Mortgage Rates Continued to Drop in March, Reports BoE
By |Published On: 5th May 2017|

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Mortgage Rates Continued to Drop in March, Reports BoE

By |Published On: 5th May 2017|

This article is an external press release originally published on the Landlord News website, which has now been migrated to the Just Landlords blog.

The Bank of England (BoE) has released its latest Money & Credit Report for March, revealing that mortgage rates continued to drop yet again in the month before last.

Mortgage Rates Continued to Drop in March, Reports BoE

Mortgage Rates Continued to Drop in March, Reports BoE

Average mortgage rates fell yet again in March, with two, three and five-year rates at 75% loan-to-value (LTV) all reaching record lows.

The Executive Director of the Intermediary Mortgage Lenders Association (IMLA), Peter Williams, explains what this means for the housing market: “Lower mortgage rates reduce borrowers’ monthly payments, thereby boosting housing affordability and easing the effects of high prices. This improving affordability is illustrated by the fact that the amount borrowers spend on paying off mortgage interest is at a low; in 2016, home movers spent an average of 7.2% of their income on interest payments, while first time buyers spent an average of 9.1%.  Many borrowers will also rightly look to capitalise on the fall in the average 10-year mortgage rate, and secure a long-term deal.”

Nevertheless, he highlights that the price of higher LTV products continued to rise in March, taking the average rate on a two-year fixed rate mortgage at 95% LTV to 3.99%.

“Higher LTV products are essential to providing borrowers with modest deposits with the opportunity to get a foot on the property ladder, and rising prices in this segment of the market could stretch affordability,” Williams says. “Ensuring that the housing market is open to a wide range of borrowers should be a key objective of both policymakers and industry, and it is therefore important that higher LTV products are accessible.”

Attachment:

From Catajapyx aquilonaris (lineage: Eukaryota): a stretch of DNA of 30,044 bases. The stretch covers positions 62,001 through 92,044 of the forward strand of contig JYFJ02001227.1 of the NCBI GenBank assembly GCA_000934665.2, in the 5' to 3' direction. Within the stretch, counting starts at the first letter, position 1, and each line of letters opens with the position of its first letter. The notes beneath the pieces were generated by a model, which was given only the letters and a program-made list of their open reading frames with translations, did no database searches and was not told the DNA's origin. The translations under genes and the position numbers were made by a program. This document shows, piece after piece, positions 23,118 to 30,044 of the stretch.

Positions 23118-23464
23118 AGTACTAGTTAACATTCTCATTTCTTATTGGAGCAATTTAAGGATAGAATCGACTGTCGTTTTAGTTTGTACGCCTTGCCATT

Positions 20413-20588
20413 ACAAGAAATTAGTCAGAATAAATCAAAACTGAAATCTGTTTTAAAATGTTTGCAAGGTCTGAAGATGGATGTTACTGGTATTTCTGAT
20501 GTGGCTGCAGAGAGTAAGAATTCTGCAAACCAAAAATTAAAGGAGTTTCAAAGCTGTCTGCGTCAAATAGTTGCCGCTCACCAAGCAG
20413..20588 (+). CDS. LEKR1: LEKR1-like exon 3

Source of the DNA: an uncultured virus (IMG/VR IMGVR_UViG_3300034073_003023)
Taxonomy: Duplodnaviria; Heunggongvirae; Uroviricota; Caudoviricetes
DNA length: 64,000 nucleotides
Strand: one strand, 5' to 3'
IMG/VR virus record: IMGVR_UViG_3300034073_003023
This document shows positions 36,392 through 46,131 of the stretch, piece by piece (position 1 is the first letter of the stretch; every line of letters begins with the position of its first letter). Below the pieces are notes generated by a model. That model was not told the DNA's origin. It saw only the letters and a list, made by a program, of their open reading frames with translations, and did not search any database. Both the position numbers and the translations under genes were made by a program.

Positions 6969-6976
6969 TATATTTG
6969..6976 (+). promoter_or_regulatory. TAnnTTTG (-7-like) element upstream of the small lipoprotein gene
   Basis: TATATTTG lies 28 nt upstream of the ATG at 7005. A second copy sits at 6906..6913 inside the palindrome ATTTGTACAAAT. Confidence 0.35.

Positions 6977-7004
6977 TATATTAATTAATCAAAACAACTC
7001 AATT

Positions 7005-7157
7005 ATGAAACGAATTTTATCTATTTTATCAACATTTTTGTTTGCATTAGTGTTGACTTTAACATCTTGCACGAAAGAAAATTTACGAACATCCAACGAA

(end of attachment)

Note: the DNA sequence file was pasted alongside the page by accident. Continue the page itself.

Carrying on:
Looking ahead, Williams predicts: “IMLA expects total gross mortgage lending to reach £260bn in 2017, which is 5.9% higher than the £245bn recorded in 2016. The market has been supported by high levels of public demand for housing from a variety of different customer profiles. Furthermore, low mortgage rates and relatively modest levels of inflation have instilled borrowers with confidence, and made them willing to take out loans for purchase.”

Are you confident in the future of the mortgage market?

Any landlords looking to take out buy-to-let loans must be aware of the Government’s recent phasing out of mortgage interest tax relief. These changes will restrict the amount of mortgage interest (and other finance costs) that investors can offset against tax.

About the Author: Em Morley (she/they)

Em is the Content Marketing Manager for Just Landlords, with over five years of experience writing for insurance and property websites. Together with the knowledge and expertise of the Just Landlords underwriting team, Em aims to provide those in the property industry with helpful resources. When she’s not at her computer researching and writing property and insurance guides, you’ll find her exploring the British countryside, searching for geocaches.

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